Yesterday morning, our private tour guide, Jana, took us to Wenceslas Square, kind of a wide boulevard with the National Museum at one end. When the country wasn't being obedient enough toward strict communist rule, Moscow sent tanks in and shot at the National Museum building, mistaking it for Prague's radio headquarters. She told us about huge protests that have happened in the past on this square. We saw memorials to two students who, in 1969, burnt themselves to death in protest against communist rule.
So much happened to the Czech Republic during the 20th century. At the turn of the century, they were a part of the Habsburg's empire. After World War I, they were joined with Slovakia to make a single nation, Czechoslovakia. They were under communist rule from 1948 to 1989. In 1993, they broke apart from Slovakia. Despite all of that upheaval, they managed to maintain a strong sense of national identity.
Jana took us to the Old Town Square and explained the really cool clock tower, made in the Middle Ages. The clockmaker was blinded after he completed it so that Prague would always be the only city with such a clock.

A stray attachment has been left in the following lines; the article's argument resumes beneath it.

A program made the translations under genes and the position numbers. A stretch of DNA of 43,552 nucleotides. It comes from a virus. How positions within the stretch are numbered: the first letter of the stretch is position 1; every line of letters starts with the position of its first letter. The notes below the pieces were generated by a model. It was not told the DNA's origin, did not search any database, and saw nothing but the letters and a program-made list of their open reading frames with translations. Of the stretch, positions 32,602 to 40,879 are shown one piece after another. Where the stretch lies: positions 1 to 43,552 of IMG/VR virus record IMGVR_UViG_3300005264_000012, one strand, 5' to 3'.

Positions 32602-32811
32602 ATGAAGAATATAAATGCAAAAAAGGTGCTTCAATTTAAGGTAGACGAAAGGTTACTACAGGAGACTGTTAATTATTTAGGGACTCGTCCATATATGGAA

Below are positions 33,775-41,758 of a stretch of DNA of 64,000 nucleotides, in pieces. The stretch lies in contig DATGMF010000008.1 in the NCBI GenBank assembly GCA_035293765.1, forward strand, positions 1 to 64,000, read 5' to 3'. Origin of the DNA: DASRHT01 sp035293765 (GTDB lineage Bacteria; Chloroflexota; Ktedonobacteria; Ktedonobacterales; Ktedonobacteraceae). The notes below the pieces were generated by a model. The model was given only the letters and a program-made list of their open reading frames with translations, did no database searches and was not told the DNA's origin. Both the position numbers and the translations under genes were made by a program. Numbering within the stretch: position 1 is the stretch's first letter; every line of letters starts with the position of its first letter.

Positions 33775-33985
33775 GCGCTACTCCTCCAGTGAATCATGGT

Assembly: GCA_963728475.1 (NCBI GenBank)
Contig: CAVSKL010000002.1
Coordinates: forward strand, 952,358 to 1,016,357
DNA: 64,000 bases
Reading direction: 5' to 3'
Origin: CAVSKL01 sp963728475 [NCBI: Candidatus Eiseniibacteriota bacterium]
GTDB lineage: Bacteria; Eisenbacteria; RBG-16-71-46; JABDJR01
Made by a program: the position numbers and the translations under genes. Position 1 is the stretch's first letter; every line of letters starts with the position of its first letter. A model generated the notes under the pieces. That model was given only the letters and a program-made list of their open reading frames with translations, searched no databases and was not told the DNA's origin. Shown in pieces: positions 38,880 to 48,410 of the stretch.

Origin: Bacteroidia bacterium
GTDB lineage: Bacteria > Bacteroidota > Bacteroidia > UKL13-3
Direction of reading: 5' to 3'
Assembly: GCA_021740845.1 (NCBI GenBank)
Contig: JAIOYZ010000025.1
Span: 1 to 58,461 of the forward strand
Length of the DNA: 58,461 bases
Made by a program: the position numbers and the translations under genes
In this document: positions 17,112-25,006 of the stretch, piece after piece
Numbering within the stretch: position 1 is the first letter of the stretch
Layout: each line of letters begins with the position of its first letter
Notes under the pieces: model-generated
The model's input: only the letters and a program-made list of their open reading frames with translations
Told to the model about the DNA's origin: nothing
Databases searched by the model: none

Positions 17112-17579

Annie's dad treated us to a really nice dinner at Al Campo, an upscale restaurant on the river that I would definitely recommend. Jules and I felt it was especially luxurious after weeks of small-budget eating. We all enjoyed getting dressed up, eating terribly delicious food, and sharing a bottle of wine. (If only US law back home gave us the dignity of being allowed to have a glass of wine with dinner — it's something we deserve as sophisticated young adults.)
We went to the Five-Story Club, a dance club with different genres of music on each of its floors. We mainly stayed on the hip hop-floor. We met some ridiculously funny Aussies. We danced with guys of many different nationalities, including Spanish, German, American, Dutch, Italian, Brazilian, Columbian, and Irish. I didn't meet a single Czech guy. It was all tourists, but it was so much fun!
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You are reading "Prague’s Tumultuous History and a Five-Story Dance Club", an entry posted on 01 August 2008 by Jackie Steves.